Identity theft: Seven tips to defeat online fraudsters


  • TECH
  • Sunday, 31 Dec 2023

Cybercriminals are constantly coming up with new scams. That means it is all the more important to protect yourself against fraudsters. — Photo: Franziska Gabbert/dpa

BERLIN: It's not possible to completely prevent personal and sensitive data from falling into the hands of cybercriminals. In the event of a data leak due to a hacker attack, often the only thing left for you to do is change affected passwords as quickly as possible.

However, there's a number of measures you can put in place beforehand, to protect your data from phishing attacks and other scams.

Here are seven tips from the European Consumer Centre:

  1. Pass on as little data as possible and always consider what sensitive information is really needed when using an online service. Be suspicious.
  2. Don't fall for phishing or smishing messages, attempts to get you to reveal personal data via email or text. Using all sorts of tricks such as sending out fictitious deadlines or threats to block your account, scammers seek to lure you to websites where they can steal your sensitive data such as contact information, credit card numbers or passwords.
  3. Instead of clicking in dubious messages that claim to come from legitimate companies, enter the address of the alleged sender manually, log in, and check your customer account to see if there any messages for you there. Alternatively, you can call the supposed sender on their official number and ask them if they’ve sent you a message.
  4. If you get an urgent request from a friend or relative via social media, often connected with a hair-raising or sad story, it's very likely that that person's account has been hacked. So don't react, click on anything or transfer money. Instead contact your friend or relative using another method.
  5. If possible, don't pass on copies, photos or scans of your identification documents. If this becomes unavoidable at some point, you should carefully black out all information that isn't required or that's irrelevant, such as your ID number and signature. You can also add a watermark to the image file using a free image editor such as Gimp. It allows you to add a text band over the image stating the purpose of the copy, the recipient, and the date. The text should also state that the image is a copy.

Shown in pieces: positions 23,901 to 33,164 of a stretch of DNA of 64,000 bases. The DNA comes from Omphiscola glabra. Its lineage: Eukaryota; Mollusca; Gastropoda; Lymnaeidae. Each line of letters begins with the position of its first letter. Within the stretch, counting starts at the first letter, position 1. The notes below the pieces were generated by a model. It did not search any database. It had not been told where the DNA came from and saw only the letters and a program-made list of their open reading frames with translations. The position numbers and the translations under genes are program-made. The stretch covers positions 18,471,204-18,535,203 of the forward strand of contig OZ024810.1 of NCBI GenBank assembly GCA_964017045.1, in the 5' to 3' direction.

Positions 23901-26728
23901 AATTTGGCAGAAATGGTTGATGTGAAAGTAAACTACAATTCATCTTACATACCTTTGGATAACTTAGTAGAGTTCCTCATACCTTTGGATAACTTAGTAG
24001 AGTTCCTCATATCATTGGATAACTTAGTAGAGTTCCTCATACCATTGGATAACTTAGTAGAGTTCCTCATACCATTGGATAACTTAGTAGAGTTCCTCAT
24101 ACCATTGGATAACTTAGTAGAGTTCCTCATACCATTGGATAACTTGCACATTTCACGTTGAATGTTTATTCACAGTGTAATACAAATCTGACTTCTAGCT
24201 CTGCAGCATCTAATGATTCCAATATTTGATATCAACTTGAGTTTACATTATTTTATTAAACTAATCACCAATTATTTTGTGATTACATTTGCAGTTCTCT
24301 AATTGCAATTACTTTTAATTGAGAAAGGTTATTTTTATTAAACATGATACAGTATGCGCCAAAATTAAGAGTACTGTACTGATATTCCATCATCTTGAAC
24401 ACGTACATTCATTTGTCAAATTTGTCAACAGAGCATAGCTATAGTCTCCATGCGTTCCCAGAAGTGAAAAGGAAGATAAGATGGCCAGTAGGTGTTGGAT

6. Each online service or account requires a strong, individual password. The easiest way to manage your passwords is a password manager program. Wherever possible, activate two-factor authentication (2FA).
  7. In the interests of security, software always needs to be kept updated. That applies to operating systems, programs as well as apps. If updates are available, don't hesitate to install them. Otherwise, possible security gaps remain open to external attacks.

If you notice suspicious movements in one of your accounts, act quickly to prevent further damage. You should report it to the police and inform your bank to block any pending debits.

You should also object to unauthorised credit card payments to receive your money back. If necessary, have accounts or payment cards blocked or apply for a new ID card. – dpa

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